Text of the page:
and then we're going to compare 
coverages from 25% up to 100%

and compare search intervals 
from 1 to 14 days to see which 
one give us the best results.

We'll ask Evidence of Absence to 
draw the graph, and what we see 
is

in color, the probability that the 
detection

the probablity that the number of 
fatalities exceeded the threshold, 

given that we've counted zero 
carcasses.

So let's start with the blue. The 
blue tells us that it is very unlikely

that we have exceeded the 
threshold if we are within search 
coverage of 90-100%

and we're searching on an interval 
of 1 or 2 days.

Under those conditions, we would 
be very unlikely to see

zero carcasses and so that's a 
strong sign that the mortality

does not exceed 5.

On the other hand, if we only 
searched 30% of the carcasses,

and our search interval were 10 
days, we'd be way up here in the 
yellow region

which would say we had very little 
evidence that the fatality did not 
exceed 5.

So what we're trying to do is

find the set of parameters that will 
get us

as far into this blue region as we 
can

and, what we've said, 

is the real target is to get us to 
80% credibility

which is only 20% probability

that we are in excess of the 
threshold.

So we're shooting for this line, 
essentially, this 20% line.

And there are a couple of ways 
we can get to that 20% line.

The first is if we have 100% 
coverage, and we're searching

once every 9 days. Another 
possibility is to have 50%

coverage and search everyday.

There are actually a few ways we 
can get those parameters. One is 
if we search all turbines out to

a long search radius, far enough 
out so that we're sure that we'll get 
all the carcasses

and we search 100% of the area 
within each of those

then we can get coverage of 1. If 
we do that, we only have to 
search once every 9 days.

On the other hand, it's very 
difficult to search out

to search all the turbines, so 
maybe we can search half the 
turbines

and get a search coverage of 
50%. In that case, we'd need to 
search everyday

and those are 2 ways to get the 
same results.

But the top way is preferable. We 
have to search twice as many 
turbines, but

we're only searching them once 
every 9 days instead of 

everyday. 22% as much effort, 
but we get the same results

of 80% credibility.

Another possibility

is that we search all of the 
turbines, and we have a choice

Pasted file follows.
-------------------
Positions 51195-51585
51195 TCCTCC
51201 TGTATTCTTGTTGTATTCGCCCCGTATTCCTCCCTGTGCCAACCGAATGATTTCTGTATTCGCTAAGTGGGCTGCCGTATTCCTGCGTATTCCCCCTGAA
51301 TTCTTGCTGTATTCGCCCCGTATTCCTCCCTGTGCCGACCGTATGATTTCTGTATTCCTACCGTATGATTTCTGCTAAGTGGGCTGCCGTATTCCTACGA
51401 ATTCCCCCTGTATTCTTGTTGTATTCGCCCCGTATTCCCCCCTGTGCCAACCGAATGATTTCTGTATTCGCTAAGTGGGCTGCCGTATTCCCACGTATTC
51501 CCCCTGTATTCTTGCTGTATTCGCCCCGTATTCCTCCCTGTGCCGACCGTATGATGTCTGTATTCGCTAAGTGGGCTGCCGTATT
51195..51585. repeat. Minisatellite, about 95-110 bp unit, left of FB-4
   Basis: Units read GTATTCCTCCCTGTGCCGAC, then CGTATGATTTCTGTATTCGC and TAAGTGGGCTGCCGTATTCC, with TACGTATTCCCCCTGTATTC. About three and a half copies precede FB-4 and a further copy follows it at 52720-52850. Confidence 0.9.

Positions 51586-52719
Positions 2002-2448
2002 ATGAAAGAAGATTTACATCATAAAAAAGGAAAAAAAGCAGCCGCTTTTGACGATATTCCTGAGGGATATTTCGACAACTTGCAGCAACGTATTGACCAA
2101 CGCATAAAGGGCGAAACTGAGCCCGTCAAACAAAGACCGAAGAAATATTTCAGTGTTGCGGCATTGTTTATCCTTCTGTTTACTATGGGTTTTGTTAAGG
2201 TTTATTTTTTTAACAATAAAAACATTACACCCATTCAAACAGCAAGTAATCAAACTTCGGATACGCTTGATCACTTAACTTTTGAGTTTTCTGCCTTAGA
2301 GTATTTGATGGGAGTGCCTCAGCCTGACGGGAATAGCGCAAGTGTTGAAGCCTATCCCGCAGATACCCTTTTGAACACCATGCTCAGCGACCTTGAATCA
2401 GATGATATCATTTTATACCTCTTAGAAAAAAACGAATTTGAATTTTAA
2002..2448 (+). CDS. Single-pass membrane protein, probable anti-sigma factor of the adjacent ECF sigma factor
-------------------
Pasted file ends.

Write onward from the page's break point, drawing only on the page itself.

are we going to search them out 
to a long, long radius?

Far enough so that we have 100% 
coverage, and

in that case, we'd have to search 
once every 9 days.

Or

we can search every turbine, but 
only go out to 30 meters

which might cover half the 
carcasses, so our coverage would 
be 50%

but if we did that, we'd have to go 
out every day.

In this case, the area, or the ratio 
of the areas,

would be 30 squared or 100 
squared, looking at the area within 
30 or 100 meters

but we'd have to do 9 times as 
many searches, because we're 
searching everyday

instead of once every 9 days. But 
in that case, we'd end up with

81% as much effort as the other 
option.

So we can use the software

to help design what set of 
parameters would be the most 
efficient to get the results

that are required.

Another trade-off we might 
consider is searcher efficiency 
vs. the sampling coverage.

If we have higher searcher 
efficiency and greater coverage,

well that puts us more into the blue 
range. If we have low searcher 
efficiency

and low coverage, that gets us 
into the yellow range. Not good.

To get on to the target, what's the 
best way to do that?

One way this trade-off can work in 
practice is

to compare road and pad 
searches vs. cleared plots.

The road and pad searches, you 
can get great searcher efficiency

for bats, you can be in the 
neighborhood of 80%, but the 
roads and pads only cover

a small part of the area

that usually comprises around 
15% or less of the carcasses.

You can increase the coverage by 
searching on cleared plots,

but the search conditions tend to 
be more difficult on cleared plots

and so the searcher efficiency 
might be only 30%, but

the amount of coverage can go up 
to 80, 90, 100%. Expensive, but it 
can be done.

So if we translate those ideas over 
to our graph, the road and pad 
search

we can get the high searcher 
efficiency, 80-90%, 

but we can only get a coverage of 
15%, roughly,

which brings us well short of the 
target 20% line.

So to move up to that line, it's 
going to be tough to get more 
searcher efficiency

but if we get higher coverage, we 
can move up to that line, as long 
as

our searcher efficiency doesn't 
get too low.

What we can do is, add some 
cleared plots, enough to boost the 
coverage to 50%,

and as along as our searcher 
efficiency doesn't drop below, say 
40%

we'll be at the target of 0.2.

A third feature of Evidence of 
Absence that will come in very 
handy is

estimation of a multiple year total.

So for example, we have several 
years of search data

and we want to estimate not the 
total in any particular year, 

but the total that have accumulated 
throughout a number of years

through years 1, 2, 3, and so on.

The software is used to calculate 
the detection probability for each 
of the years

and then, the series of data is 
entered into a multiple years 
page.

That looks something like this.

So in the first year, we had a 
detection probability of 0.3, 

within some confidence interval, 
and didn't find any carcasses. 
Didn't find any the second year

detection probability was slightly 
lower, 

and in the third year, we did find a 
carcass, and at the same time,

we changed the search protocol 
to only do roads and pads and 
only got 7% 

detection probability in that year 
instead of the 25-30% we had in 
the previous years.